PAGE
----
31 August 2010

Corinne Day, the fashion photographer widely-credited with discovering Kate Moss, died this weekend at the age of 45 after a year-long battle with brain cancer. 

Day photographed the now-iconic fashion shoot with a 15-year-old Moss that appeared in The Face magazine in July 1990. The raw, black and white pictures were shockingly naturalistic at a time when the glossy era of supermodel glamour was at its zenith. The shoot took place on a cold sunny Spring day on Camber Sands beach in East Sussex, and featured the unknown model wearing an eclectic mix of designer and vintage clothes. The cover image of Moss; topless, make-up free and freckle-faced; with unstyled hair under a feather headdress, seemed to usher in a new age of rebelliously anti-fashion style which came to be known as 'grunge'.

For three years the photographer and her model muse were inseparable; even living together in Day's Soho flat. Previously specialising in reportage photography, Day would endlessly shoot Moss, and her habit of documenting every candid, intimate or mundane moment undoubtedly contributed to the young model becoming so relaxed on camera - and in her distinctive, girl-next-door looks.

But the photographer, who was a decade older than Kate, also switched the model on to the style she would eventually become known for - vintage chic. Corinne (alongside stylist Melanie Ward who created the outfits for the Face shoot) was obsessed with second hand clothes, mostly found at Portobello Market. When they met, the teenage Moss, who was still at school, was coveting, and wearing, expensive clothes by Vivienne Westwood. But the photographer soon converted her to her own grungey style - bias cut slips worn as dresses, baggy mens suits worn with trainers. Kate recalled of that time 'I was only 15 then, I didn’t have any style - they styled me'.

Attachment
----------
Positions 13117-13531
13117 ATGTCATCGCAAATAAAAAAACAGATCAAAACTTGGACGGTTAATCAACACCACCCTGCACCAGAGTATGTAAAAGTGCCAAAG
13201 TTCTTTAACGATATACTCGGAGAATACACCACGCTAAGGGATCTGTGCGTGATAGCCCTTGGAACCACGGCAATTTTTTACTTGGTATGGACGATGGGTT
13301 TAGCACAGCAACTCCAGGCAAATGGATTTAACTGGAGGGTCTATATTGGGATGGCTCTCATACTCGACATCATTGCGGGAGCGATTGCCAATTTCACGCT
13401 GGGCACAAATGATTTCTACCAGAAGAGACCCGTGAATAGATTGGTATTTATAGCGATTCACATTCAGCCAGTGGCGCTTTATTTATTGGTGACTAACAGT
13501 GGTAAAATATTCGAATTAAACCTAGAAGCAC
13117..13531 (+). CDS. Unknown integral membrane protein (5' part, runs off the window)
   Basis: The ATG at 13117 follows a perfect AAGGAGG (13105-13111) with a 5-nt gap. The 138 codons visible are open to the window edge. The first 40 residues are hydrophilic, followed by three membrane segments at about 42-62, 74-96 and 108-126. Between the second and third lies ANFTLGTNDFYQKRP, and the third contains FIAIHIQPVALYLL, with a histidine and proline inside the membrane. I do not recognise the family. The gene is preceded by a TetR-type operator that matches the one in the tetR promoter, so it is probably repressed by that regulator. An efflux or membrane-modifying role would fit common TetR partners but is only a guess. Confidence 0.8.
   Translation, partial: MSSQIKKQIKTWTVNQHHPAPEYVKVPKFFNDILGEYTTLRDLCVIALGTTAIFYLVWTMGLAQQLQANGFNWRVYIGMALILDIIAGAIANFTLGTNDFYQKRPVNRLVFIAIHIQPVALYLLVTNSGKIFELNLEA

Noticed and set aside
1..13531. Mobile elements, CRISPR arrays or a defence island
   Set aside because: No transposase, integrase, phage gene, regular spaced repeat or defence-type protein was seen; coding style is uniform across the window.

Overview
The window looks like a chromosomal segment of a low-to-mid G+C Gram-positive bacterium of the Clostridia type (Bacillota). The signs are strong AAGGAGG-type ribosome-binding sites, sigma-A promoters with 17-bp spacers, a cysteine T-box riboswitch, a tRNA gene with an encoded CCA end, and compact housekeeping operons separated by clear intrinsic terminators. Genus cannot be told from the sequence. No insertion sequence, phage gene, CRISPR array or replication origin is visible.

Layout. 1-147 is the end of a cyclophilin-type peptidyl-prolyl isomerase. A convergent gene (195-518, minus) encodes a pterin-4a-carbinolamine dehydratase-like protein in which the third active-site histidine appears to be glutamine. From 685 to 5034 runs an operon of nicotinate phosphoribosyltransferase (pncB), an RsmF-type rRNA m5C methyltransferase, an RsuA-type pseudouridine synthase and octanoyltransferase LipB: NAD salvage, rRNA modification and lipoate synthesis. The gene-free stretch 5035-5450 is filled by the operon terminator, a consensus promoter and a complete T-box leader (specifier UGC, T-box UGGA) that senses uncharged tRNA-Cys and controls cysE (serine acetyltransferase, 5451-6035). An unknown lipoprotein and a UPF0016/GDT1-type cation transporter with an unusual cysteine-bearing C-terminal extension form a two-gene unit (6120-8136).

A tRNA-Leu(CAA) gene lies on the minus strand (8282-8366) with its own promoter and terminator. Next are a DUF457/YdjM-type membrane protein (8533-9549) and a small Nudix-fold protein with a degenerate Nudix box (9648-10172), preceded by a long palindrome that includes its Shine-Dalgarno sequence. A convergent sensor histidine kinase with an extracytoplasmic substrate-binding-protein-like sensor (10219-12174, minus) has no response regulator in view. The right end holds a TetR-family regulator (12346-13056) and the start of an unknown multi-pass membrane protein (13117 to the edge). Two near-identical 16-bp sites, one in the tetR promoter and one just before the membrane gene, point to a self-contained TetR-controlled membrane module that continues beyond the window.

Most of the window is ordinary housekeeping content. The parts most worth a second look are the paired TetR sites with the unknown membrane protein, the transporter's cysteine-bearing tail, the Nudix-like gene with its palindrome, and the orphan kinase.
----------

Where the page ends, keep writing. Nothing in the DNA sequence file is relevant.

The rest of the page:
The Face shoot seemed to usher in another era of fashion photography and it wasn't long before the rest of the fashion industry sat up and took notice. In 1993 Day finally achieved her dream - to shoot for British Vogue. The shoot 'Under-exposed' featured Day's studiously anti-glamour images; of a pale and skinny Moss sprawled around her rented flat in Notting Hill in mismatched underwear. When it hit the newstands, the shoot caused a public outcry with claims that the model appeared to be suffering from an eating disorder or drug addiction. 

While these photographs brought Moss to the attention of the fashion world (Marc Jacobs credits these shoots with starting his obsession with the aesthetic that would result in his Grunge collection for US label Perry Ellis, which consequently caused the young designer to be fired from the house, but brought him enough acclaim from industry insiders that he was able to set up his own label) the resulting controversy from the Vogue shoot tore apart the close relationship between Day, Ward and Moss.

Moss began dating, and living with, another photographer - former model Mario Sorrenti,  and they were relentlessly travelling the world for work. Meanwhile Ward moved to the US to work for Harpers Bazaar, and Day moved away from fashion and onto to another subject; Tara St Hill - a single mother living in a squat in Stoke Newington - whom the photographer also obsessively monitored, and these intimate but uncompromising photographs drew comparisons with the work of Nan Goldin

The photographer and model were finally reunited in December 2006, when Day shot Moss for a candid series of portraits for London's National Portrait Gallery, which were exhibited the following year. The pictures show Kate, relaxed and unmade up, as she chats away into the camera.

Day is known to have been suffering from cancer for over a decade, first collapsing with a seizure, in 1996. This experience pushed her to finally turning the camera on herself, and she began photgraphing herself and her time in hospital, publishing the images in her photography book Diary in 2000.

Last summer, friends, including Moss, held an auction of the photographer's prints to raise funds for her treatment, but earlier this year it was reported that the treatment was unsuccessful. 

Since February, Day's friends and colleagues had already been in talks with the Victoria & Albert museum about creating a retrospective exhibition of her work. Today the fashion industry is mourning the loss of a unique talent. As Day said 'photography is getting as close as you can to real life, showing us things we don't normally see. These are people's most intimate moments, and sometimes intimacy is sad'.


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